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The laws for maintaining good health run the gamut from the obvious to the revealing. Here is our New Year's wish to you for good health with 10 common and not-so-common sensible rules for staying healthy and happy in 2012.

One of the most important things you can do to protect your health has to do with the timing of a common laboratory test.

6. Get your blood sugar levels tested at the right time.

Millions of people get tested for diabetes every year, but many cases of diabetes are diagnosed in the emergency room when diabetes causes dehydration and even temporary blindness—sometimes in the very people who had blood tests at their doctors every year.

The reason type 2 diabetes often goes undiagnosed is that blood sugar readings are taken at the wrong time of day.
In the early stages of this kind of diabetes, the pancreas is unable to accomplish first-phase insulin secretion (release of large amounts of insulin to keep blood sugar levels normal as a large amount of glucose is received from digested food) but is still able to accomplish second-phase insulin secretion (steady release of insulin that prevents blood sugar spikes the rest of the time).

Blood sugar levels may soar after meals, but if the pancreas works as hard as it can all night, they may be normal first thing in the morning. Ask your doctor about post-prandial (after-meal) testing of your blood sugar levels to make sure you aren't in the early stages of type 2 diabetes—while it's still reversible.

7. Boost your immune system only when it's beneficial.

Immune boosters are always popular. The propaganda of natural health drills in the idea that diseases occur when the immune system is weak and it's always better for the immune system to produce more, more. But the simple fact is that the immune system may be either overactive or underactive .

Many of the most serious health conditions are unleashed by an overactive immune system. Rheumatoid arthritis , lupus, psoriasis, herpes , and certain forms of kidney disease tend to flare up after an infection. If you have any of these conditions, or if you think you have any of these conditions, avoid the immune boosting herbs such as echinacea except for topical use.

8. Avoid overuse of supplements.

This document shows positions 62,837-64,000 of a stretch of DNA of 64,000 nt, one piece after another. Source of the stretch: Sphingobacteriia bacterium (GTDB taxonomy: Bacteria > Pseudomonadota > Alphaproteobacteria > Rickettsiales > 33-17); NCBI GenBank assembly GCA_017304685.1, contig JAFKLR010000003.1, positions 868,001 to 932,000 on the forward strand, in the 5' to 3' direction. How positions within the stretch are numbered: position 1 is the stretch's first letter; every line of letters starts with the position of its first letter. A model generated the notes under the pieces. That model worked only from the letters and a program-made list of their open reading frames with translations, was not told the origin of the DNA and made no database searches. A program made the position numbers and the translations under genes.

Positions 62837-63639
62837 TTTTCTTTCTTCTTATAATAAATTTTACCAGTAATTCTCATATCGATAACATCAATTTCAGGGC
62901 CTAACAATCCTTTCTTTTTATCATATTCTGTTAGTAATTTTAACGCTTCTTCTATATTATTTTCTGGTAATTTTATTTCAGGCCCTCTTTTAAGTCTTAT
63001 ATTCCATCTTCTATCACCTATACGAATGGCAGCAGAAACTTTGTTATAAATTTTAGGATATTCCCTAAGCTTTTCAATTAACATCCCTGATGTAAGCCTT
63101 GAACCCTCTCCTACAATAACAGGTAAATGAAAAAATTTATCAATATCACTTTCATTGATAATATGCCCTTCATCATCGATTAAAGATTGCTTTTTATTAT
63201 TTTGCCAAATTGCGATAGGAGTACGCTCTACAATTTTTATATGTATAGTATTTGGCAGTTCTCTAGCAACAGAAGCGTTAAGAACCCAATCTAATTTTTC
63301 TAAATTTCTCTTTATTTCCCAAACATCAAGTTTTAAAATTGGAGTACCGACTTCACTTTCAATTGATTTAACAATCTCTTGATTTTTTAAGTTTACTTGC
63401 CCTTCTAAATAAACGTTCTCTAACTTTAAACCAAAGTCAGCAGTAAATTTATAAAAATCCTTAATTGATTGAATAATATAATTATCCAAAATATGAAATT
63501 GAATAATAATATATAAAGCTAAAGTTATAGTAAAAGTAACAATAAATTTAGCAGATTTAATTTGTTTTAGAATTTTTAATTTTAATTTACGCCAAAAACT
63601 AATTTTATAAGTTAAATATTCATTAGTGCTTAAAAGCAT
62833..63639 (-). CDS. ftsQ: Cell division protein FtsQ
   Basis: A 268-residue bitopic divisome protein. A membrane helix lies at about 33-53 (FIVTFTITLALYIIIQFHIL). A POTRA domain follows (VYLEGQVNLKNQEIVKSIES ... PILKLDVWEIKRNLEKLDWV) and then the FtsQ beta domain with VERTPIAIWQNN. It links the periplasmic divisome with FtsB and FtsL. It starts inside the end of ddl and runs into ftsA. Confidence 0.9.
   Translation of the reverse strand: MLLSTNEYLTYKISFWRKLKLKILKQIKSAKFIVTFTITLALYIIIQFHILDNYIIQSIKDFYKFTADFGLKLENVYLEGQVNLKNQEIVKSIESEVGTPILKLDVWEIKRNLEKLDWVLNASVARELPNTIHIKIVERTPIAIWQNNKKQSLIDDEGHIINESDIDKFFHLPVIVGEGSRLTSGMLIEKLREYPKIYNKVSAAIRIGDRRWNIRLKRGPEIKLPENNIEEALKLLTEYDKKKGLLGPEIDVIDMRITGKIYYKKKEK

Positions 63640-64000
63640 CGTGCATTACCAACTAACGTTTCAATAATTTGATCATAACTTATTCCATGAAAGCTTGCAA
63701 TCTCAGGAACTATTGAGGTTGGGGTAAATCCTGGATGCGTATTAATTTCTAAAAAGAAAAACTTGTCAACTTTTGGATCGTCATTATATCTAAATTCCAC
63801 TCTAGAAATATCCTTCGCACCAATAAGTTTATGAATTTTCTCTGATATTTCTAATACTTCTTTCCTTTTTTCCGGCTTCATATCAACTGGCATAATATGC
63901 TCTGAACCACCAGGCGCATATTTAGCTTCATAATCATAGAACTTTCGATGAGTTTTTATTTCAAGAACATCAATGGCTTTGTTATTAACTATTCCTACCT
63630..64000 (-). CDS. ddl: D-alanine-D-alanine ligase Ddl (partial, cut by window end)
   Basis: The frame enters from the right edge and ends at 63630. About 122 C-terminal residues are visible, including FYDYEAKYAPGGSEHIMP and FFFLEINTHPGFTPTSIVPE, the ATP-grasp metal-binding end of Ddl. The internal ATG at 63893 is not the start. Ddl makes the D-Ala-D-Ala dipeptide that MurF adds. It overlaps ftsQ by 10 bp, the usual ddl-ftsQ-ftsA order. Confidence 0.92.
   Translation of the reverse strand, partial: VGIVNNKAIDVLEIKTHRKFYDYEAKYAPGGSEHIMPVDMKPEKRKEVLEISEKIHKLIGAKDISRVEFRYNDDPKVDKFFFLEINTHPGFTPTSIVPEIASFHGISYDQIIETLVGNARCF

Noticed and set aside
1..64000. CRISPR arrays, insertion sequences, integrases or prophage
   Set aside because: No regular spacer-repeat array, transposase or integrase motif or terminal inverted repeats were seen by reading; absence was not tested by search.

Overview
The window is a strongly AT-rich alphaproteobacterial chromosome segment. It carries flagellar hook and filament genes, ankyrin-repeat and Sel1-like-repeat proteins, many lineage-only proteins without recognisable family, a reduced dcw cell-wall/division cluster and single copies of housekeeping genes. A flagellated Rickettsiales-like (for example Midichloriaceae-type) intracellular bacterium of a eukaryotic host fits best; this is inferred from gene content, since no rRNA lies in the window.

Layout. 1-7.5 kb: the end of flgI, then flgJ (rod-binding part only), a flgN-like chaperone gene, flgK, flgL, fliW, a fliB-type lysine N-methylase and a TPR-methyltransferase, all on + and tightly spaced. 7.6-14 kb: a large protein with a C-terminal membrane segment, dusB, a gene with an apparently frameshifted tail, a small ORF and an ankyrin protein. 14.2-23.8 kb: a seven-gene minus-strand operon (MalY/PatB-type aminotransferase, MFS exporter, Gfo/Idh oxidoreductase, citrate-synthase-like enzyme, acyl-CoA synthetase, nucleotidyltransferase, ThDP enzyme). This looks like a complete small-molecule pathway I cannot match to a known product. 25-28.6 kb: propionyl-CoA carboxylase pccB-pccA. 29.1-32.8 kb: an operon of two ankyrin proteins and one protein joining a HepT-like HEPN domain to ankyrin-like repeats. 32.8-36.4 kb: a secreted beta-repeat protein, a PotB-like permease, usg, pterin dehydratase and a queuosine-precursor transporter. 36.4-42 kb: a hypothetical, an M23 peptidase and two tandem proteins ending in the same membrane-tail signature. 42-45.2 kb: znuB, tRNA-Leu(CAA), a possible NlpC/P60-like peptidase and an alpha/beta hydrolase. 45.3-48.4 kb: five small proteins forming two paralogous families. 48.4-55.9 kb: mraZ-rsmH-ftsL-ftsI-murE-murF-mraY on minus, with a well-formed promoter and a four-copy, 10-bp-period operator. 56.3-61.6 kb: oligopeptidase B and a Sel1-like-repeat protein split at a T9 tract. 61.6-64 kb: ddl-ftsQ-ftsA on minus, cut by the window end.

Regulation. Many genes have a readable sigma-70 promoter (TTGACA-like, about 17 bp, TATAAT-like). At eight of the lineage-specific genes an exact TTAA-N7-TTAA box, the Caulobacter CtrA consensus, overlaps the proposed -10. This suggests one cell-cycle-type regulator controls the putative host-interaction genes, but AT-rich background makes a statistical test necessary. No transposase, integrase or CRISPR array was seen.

In the 1990's, German nutrition iconoclast Udo Pollmer and colleagues published a best-selling book in Germany. Its title roughly translates "How Eating Healthy Can Make You Sick." One of the dozens of vignettes in the book recounted the story of a Swedish man who developed scurvy after returning home from a winter vacation in Florida.

This man, it turned out, had enjoyed 8 to 10 glasses of fresh-squeezed orange juice every day while on vacation. The vitamin C in the orange juice is water-soluble, so his body simply eliminated the excess through urination. When he returned to Sweden, however, his body continued to eliminate the same amount of vitamin C as in Florida—and he developed the bleeding gums, bleeding nose, loose teeth, and lassitude characteristic of vitamin C deficiency.

Take supplements to avoid deficiencies. But don't use megadoses unless you have a specific condition for which you are taking specific nutrients.

9. If you aren't happy with how your body looks, work on what it can do.

Every December billions of people overeat. Every January they look in the mirror, feel a sensation of horror, and go on diets, only to repeat the process 11 months later.

We aren't going to tell you not to diet. After all, we'll have some great diet articles coming next month. But if really want to feel good about your body, you can also work on improving your muscle mass, physical endurance—or just get some health issue under control. Especially in men, gaining strength is as satisfying as losing pounds. Anything that gives you a sense of earned accomplishment helps you feel better about what you see in the mirror.

10. Test (or weigh), don't guess.

Finally, one of the most important things you can do to manage your health is to stay objective . Don't tell yourself your weight must be down until you step on the scales. Don't suppose that since you feel OK your diabetes and high blood pressure must be better. Measure them.

Doctors tend to give patients treatments to change numbers. You ultimately don't care about your lab numbers. You care about how you feel and what you are able to do with your life. But along the way you can make sure you are staying on track for your health goals by testing, not guessing, double-checking how you feel with the numbers you read from the scales or the lab.